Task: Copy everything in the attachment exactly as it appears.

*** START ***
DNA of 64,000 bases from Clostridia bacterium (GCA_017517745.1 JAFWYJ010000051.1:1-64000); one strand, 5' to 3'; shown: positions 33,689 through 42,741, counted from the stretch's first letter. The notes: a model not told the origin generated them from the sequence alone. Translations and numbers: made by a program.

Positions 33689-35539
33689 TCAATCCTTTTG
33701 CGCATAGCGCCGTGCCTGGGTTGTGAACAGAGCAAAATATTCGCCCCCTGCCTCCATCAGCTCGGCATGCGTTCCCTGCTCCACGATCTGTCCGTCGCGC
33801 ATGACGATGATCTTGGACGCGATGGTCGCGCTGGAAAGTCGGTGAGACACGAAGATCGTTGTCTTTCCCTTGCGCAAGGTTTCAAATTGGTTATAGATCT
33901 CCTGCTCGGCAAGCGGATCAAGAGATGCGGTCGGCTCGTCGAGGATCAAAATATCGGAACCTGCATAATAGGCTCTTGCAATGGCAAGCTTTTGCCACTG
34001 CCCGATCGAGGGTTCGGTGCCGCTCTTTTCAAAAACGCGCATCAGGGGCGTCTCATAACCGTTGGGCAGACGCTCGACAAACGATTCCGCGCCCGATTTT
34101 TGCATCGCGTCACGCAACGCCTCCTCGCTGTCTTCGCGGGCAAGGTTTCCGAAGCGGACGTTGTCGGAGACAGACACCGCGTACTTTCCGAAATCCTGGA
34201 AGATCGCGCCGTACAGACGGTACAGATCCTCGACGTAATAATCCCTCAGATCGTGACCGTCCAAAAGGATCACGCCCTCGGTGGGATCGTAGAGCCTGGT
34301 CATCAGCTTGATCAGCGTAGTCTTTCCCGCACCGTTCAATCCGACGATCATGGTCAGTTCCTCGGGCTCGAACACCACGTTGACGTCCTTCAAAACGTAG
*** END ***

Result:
DNA of 64,000 bases from Clostridia bacterium (GCA_017517745.1 JAFWYJ010000051.1:1-64000); one strand, 5' to 3'; shown: positions 33,689 through 42,741, counted from the stretch's first letter. The notes: a model not told the origin generated them from the sequence alone. Translations and numbers: made by a program.

Positions 33689-35539
33689 TCAATCCTTTTG
33701 CGCATAGCGCCGTGCCTGGGTTGTGAACAGAGCAAAATATTCGCCCCCTGCCTCCATCAGCTCGGCATGCGTTCCCTGCTCCACGATCTGTCCGTCGCGC
33801 ATGACGATGATCTTGGACGCGATGGTCGCGCTGGAAAGTCGGTGAGACACGAAGATCGTTGTCTTTCCCTTGCGCAAGGTTTCAAATTGGTTATAGATCT
33901 CCTGCTCGGCAAGCGGATCAAGAGATGCGGTCGGCTCGTCGAGGATCAAAATATCGGAACCTGCATAATAGGCTCTTGCAATGGCAAGCTTTTGCCACTG
34001 CCCGATCGAGGGTTCGGTGCCGCTCTTTTCAAAAACGCGCATCAGGGGCGTCTCATAACCGTTGGGCAGACGCTCGACAAACGATTCCGCGCCCGATTTT
34101 TGCATCGCGTCACGCAACGCCTCCTCGCTGTCTTCGCGGGCAAGGTTTCCGAAGCGGACGTTGTCGGAGACAGACACCGCGTACTTTCCGAAATCCTGGA
34201 AGATCGCGCCGTACAGACGGTACAGATCCTCGACGTAATAATCCCTCAGATCGTGACCGTCCAAAAGGATCACGCCCTCGGTGGGATCGTAGAGCCTGGT
34301 CATCAGCTTGATCAGCGTAGTCTTTCCCGCACCGTTCAATCCGACGATCATGGTCAGTTCCTCGGGCTCGAACACCACGTTGACGTCCTTCAAAACGTAG